If she wants to help her grandchildren – and bearing in mind that being a homeowner with savings means she might face inheritance tax issues in the future – the obvious solution will be to use the tax rules that allow her to make an annual gift of £3,000. "Presuming she hasn't used last year's allowance, she can carry this forward, which will enable her to gift £6,000 this year – split equally between her granddaughters."
The remaining money – £5,000 – can be invested in a stocks and shares ISA for her future. She's still relatively young so could feasibly live another 40 years, which means it's not a good idea to put every penny into cash because of the long-term eroding effect of inflation,
according to Melvin.
"It can be invested in a cautious way with a bias towards fixed interest, although I believe even that kind of approach needs to have an element of equity exposure in order to drive long-term growth," he says. "I'd suggest she considers a tracker fund such as those available from Vanguard or HSBC."
An unexpected one-off financial gain in cash or shares, generally when mutual building societies convert to stock market-quoted banks. Also windfall tax, a one-off tax imposed by government. The UK government applied such a measure in the Budget of July 1997 on the profits of privatised utilities companies.
The general term for the rate of income from an investment expressed as an annual percentage and based on its current market value. For example, if a corporate bond or gilt originally sold at £100 par value with a coupon of 10% is bought for £100 then the coupon and the yield are the same at 10%, or £10. But if an investor buys the bond for £125, its coupon is still 10% (or £10) and the investor receives £10 but as the investor bought the bond for £125 (not £100) the yield on the investment is 8%.
A hugely unpopular tax paid on property and share purchases. Stamp duty on property is levied at 1% for purchases over £125,000 (£250,000 for first-time buyers) which then moves up at a tiered rate. For property between £125k and £250k you pay 1%, then 3% from £250k up to £500k and then 4% from £500k to £1m and then 5% for properties over £1m. But unlike income tax, which is “tiered” and different rates kick in at different levels, stamp duty is a “slab” tax where you pay the rate on the whole purchase price of the property. On shares, stamp duty is charged at a flat rate of 0.5% on all share purchases. Figures correct as of May 2011.
The tax levied on the total value of your estate after you die. IHT has to be paid by the beneficiaries of your estate before they can receive any of the money from it. The money can’t be taken from the value of the estate _– it has to be paid before any money can be released. There is an IHT threshold – known as the “nil-rate band” – below which no tax is levied (£325,000 in 2011/12). Any amount above the nil-rate band is subject to tax at 40%. If your estate totals £600,000, there is no tax on the first £325,000; however your estate will pay 40% tax on the remaining £275,000, a total of £110,000. Prudent tax planning can reduce your IHT liability, so always consult a specialist solicitor.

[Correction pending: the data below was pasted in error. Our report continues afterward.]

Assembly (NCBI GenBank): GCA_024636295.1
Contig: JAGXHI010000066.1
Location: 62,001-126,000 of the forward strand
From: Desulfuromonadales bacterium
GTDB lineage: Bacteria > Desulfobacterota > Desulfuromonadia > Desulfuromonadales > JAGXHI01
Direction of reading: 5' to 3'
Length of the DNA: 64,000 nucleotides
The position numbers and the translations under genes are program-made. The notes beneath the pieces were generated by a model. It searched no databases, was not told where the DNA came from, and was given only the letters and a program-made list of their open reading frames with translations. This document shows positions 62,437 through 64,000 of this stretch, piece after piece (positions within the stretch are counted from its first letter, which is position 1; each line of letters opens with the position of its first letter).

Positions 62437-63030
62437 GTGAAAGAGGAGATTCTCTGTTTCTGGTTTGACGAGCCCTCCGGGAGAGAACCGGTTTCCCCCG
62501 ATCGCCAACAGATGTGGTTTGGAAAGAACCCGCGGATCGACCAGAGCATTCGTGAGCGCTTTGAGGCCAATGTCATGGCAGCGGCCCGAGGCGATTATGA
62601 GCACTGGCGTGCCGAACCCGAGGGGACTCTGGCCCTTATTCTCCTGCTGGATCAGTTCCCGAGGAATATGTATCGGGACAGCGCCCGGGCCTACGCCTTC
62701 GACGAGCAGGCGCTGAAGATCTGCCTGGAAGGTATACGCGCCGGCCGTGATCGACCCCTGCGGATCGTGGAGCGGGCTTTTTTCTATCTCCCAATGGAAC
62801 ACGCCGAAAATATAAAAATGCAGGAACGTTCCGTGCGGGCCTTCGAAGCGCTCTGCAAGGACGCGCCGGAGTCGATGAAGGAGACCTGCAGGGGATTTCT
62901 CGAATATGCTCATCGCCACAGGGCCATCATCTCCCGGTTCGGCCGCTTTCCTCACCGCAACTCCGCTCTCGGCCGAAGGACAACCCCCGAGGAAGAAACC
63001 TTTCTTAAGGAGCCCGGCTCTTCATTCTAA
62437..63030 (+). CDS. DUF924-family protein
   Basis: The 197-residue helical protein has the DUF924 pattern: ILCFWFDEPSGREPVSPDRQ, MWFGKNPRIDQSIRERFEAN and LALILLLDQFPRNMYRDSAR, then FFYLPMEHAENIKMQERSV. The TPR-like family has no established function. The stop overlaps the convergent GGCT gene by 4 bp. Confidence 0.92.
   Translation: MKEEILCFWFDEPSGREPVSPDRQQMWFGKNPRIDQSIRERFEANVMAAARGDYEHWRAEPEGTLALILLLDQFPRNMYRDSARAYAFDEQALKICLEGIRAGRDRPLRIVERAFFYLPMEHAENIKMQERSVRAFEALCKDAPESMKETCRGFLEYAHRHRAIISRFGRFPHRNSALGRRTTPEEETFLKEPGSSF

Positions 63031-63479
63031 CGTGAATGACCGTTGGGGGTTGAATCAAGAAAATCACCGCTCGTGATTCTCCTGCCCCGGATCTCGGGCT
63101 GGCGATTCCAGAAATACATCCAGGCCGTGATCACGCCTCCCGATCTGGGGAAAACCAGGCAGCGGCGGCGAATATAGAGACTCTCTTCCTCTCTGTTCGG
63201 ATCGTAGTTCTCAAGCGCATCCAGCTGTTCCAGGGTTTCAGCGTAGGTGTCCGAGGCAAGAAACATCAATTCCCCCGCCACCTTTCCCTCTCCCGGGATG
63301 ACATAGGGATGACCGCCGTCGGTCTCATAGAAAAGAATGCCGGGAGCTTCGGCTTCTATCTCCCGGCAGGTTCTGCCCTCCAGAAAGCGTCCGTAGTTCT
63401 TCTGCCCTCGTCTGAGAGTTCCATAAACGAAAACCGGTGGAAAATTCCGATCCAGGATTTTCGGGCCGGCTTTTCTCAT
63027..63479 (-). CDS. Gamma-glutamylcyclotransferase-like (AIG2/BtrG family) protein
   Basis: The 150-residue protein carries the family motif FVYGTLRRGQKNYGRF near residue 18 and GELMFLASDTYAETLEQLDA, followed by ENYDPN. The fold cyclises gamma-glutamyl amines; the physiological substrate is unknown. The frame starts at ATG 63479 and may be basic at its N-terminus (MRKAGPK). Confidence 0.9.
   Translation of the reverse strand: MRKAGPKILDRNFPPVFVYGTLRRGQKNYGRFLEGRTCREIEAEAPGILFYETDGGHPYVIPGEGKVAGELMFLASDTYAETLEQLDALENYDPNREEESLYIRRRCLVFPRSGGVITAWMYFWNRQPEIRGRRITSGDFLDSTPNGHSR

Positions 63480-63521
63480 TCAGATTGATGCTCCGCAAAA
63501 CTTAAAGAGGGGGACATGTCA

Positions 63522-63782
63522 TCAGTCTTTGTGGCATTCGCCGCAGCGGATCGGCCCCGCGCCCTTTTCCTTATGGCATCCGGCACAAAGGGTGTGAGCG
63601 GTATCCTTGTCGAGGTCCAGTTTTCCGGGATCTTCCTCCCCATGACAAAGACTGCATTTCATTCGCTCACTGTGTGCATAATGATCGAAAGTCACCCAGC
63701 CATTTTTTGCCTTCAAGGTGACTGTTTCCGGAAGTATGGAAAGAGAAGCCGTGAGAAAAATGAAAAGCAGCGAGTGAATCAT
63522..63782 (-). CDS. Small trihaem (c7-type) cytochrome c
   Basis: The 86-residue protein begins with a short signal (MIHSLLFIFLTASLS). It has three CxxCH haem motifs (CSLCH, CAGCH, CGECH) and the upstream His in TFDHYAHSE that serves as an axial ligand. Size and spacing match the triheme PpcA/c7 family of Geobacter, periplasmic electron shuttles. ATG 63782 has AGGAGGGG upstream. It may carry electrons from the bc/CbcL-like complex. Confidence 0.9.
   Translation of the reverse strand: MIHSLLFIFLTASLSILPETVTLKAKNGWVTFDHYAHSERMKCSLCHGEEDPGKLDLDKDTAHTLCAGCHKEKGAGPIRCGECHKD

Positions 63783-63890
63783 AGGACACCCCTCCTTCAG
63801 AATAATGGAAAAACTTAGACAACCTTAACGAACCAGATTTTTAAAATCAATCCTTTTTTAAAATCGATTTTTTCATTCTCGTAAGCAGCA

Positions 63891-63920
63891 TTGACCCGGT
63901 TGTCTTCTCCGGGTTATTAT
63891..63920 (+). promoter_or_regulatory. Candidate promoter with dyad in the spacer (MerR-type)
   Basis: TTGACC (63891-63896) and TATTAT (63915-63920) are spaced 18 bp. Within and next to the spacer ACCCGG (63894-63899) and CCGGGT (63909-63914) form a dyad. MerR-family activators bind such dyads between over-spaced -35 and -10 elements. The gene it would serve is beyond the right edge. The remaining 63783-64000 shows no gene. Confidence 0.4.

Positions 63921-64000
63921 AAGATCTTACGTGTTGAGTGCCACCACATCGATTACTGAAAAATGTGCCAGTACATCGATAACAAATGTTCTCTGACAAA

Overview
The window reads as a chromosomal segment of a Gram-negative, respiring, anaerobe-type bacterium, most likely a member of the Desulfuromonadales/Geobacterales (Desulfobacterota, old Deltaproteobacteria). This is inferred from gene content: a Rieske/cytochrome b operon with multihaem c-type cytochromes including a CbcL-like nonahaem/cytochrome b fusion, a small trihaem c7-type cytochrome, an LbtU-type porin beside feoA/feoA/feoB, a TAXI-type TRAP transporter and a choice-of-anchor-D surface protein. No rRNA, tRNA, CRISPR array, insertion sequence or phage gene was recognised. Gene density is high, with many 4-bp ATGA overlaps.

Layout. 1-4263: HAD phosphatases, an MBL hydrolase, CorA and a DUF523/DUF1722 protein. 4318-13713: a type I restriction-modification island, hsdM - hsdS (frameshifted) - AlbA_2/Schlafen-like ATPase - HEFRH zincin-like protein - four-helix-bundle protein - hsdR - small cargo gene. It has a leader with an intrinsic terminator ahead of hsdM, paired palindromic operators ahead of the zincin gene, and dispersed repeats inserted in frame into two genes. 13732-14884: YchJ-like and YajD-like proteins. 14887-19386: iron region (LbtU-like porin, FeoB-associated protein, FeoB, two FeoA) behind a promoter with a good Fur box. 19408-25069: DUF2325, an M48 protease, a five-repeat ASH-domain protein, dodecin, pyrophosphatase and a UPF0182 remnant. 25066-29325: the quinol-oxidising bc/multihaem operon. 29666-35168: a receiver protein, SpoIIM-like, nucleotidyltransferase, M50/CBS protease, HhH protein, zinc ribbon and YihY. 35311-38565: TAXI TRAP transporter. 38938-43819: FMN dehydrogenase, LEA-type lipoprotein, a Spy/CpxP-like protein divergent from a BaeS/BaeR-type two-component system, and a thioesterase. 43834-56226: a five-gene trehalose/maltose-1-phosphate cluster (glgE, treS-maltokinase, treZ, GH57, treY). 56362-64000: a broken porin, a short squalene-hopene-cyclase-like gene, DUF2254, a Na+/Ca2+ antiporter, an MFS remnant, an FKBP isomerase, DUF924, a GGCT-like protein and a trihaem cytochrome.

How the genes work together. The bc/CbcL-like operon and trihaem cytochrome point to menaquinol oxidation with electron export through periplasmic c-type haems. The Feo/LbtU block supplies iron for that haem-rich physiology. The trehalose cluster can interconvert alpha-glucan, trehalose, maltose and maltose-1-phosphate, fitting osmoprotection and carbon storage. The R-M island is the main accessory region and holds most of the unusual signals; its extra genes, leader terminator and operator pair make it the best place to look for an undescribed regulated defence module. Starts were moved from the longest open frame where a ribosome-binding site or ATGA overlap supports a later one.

An increase in the general level of prices that persists over a period of time. The inflation rate is a measure of the average change over a period, usually 12 months. If inflation is up 4%, this means the price of products and services is 4% higher than a year earlier, requiring we spend and extra 4% to buy the same things we bought 12 months ago and that any savings and investments must generate 4% (after any taxes) to keep pace with inflation. Since 2003, the Bank of England has used the consumer prices index (CPI) as its official measure of inflation (see also retail prices index).
Invidivual Savings Accounts were introduced on 6 April 1999 to replace personal equity plans (PEPs) and tax-exempt special savings accounts (TESSAs) with one plan that covered both stockmarket and savings products, the returns from which are tax-exempt. The ISA is not in itself an investment product. Rather, it’s a tax-free “wrapper” in which you place investments and savings up to a specified annual allowance where the returns (capital growth, dividends, interest) are tax-exempt (you don’t have to declare ISAs and their contents on your tax return). However, any dividends are taxed within the investment, and that can’t be reclaimed.
Used by the holder to buy goods and services, credit cards also have a monthly or annual spending limit, which may be raised or lowered depending on the creditworthiness of the cardholder. But unlike charge cards, borrowers aren’t forced to pay the balance off in full every month and, as long as they make a stated minimum payment, can carry a balance from one month to the next, generating compound interest. As the issuing company is effectively giving you a short-term loan, most credit cards have variable and relatively high interest rates. Allowing the interest to compound for too long may result in dire financial straits.
Generally thought of as being interchangeable with life assurance, but isn’t. Life insurance insures you for a specific period of time, at a premium fixed by your age, health and the amount the life is insured for. If you die while the policy is in force, the insurance company pays the claim. However, if you survive to the end of the term or cease paying the premiums, the policy is finished and has no remaining value whatsoever as it only has any value if you have a claim. For this reason, life insurance is much cheaper than life assurance (also called whole of life).